An intramolecular hydrogen bond between phenolic hydrogen and the oxygen-containing substituent, such as a methoxy group at the ortho-position, stabilizes ground-state phenol to cancel the O–H bond strength decrease by the methoxy group, and there is a negligible change in the bond dissociation energy (0.2 kcal/mol decrease; Brigati and others 2002). Double substitution interactively (additively or synergistically) contributes to the O–H bond strength. Electron-withdrawing substituents such as COOR and COOH at the para-position stabilize the phenol form of antioxidants, and destabilize the phenoxy radical form of the antioxidants, to increase the O–H bond strength and make the antioxidants less efficient (Rice-Evans and others 1996). However, the substituent such as methyl, tert-butyl, methoxy, or phenyl group decreases the O–H bond strength (Brigati and others 2002). When the substituent at the para-position is an unsaturated hydrocarbon in which the unpaired electron is highly delocalized, the phenoxy radical is strongly stabilized and the bond dissociation energy for the O–H is decreased (Brigati and others 2002). The hydrogen-donating ability decreases in the order of hydroxytyrosol, oleuropein, caffeic acid, chlorogenic acid, and ferulic acid in olive oil (Roche and others 2005).
The antioxidant activity of phenolic acids such as caffeic, protocatechuic, and chlorogenic acids is dependent on the pH; they are not efficient radical scavengers under acidic pH, but very good scavengers above pH 7 to 8 (Mukai and others 1997; Amorati and others 2006). At the basic pH, phenolic acids are ionized to a phenolated form. The phenolated antioxidant has a higher electron-donating capacity than the parent species and activates the phenolic group to give higher free radical scavenging activity (Amorati and others 2006). The higher radical scavenging activity of the phenolated form of phenolic acids was suggested to be due to a rapid electron transfer to lipid peroxy radicals from the anion of the phenolic acids (Amorati and others 2006).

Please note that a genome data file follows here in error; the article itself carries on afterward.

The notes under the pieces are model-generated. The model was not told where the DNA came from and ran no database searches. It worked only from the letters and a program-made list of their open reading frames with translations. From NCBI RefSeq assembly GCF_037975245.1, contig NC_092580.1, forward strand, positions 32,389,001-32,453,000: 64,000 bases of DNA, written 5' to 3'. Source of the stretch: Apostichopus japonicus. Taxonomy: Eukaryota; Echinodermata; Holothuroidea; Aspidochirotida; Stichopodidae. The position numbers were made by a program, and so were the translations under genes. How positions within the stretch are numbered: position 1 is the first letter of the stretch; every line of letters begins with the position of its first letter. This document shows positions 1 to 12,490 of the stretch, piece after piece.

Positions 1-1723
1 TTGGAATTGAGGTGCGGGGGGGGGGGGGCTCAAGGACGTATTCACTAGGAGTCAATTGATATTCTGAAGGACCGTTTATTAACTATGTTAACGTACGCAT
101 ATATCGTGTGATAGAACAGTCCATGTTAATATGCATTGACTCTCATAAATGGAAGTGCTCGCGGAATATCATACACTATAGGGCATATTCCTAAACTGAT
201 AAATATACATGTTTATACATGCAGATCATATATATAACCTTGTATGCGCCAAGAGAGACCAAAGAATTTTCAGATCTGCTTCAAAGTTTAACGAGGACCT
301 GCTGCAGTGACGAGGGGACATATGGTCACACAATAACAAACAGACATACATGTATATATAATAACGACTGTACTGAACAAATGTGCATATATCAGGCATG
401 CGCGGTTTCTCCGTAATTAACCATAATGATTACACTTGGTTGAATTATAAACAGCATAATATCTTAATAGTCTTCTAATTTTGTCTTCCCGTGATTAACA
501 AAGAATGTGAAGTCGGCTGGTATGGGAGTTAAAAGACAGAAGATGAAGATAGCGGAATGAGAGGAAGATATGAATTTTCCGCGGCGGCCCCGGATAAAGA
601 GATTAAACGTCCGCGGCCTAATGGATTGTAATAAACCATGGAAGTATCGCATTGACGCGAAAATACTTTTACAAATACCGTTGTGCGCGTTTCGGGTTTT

The reduction potential of antioxidant radicals can predict the ease of a compound to donate hydrogen to food radicals; the lower the reduction potential of the antioxidant radicals, the greater the hydrogen donating ability of the antioxidants (Choe and Min 2005). Any compound whose radical has a reduction potential lower than food radicals or oxygen-related radicals can donate hydrogen to them, and can act as an antioxidant (Choe and Min 2005). The reduction potentials of hydroxy, alkyl, alkoxy, alkyl peroxy, and superoxide anion radicals are approximately 2300, 600, 1600, 1000, and 940 mV (Choe and Min 2005), respectively. Tocopherol, ascorbic acid, and quercetin radicals have reduction potentials of 500, 330, and 330 mV (Steenken and Neta 1982; Jovanovic and others 1996), respectively, which are lower than peroxy, alkoxy, and alkyl radicals. This enables for tocopherol and ascorbic acid to donate hydrogen to the peroxy, alkoxy, and alkyl radicals to slow down the formation of food radicals. Phenolic compounds can donate hydrogen to alkyl peroxy radicals and the resulting phenolic radicals do not catalyze the oxidation of other molecules due to the low reduction potential (Shahidi and Wanasundara 1992). The phenolic radicals react with each other to form hydroquinone with regeneration of phenolic antioxidants or to form phenolic dimers. The phenolic radical can react with lipid peroxy radicals to form phenolic-peroxy species adducts that undergo the degradation reactions (Reische and others 2002).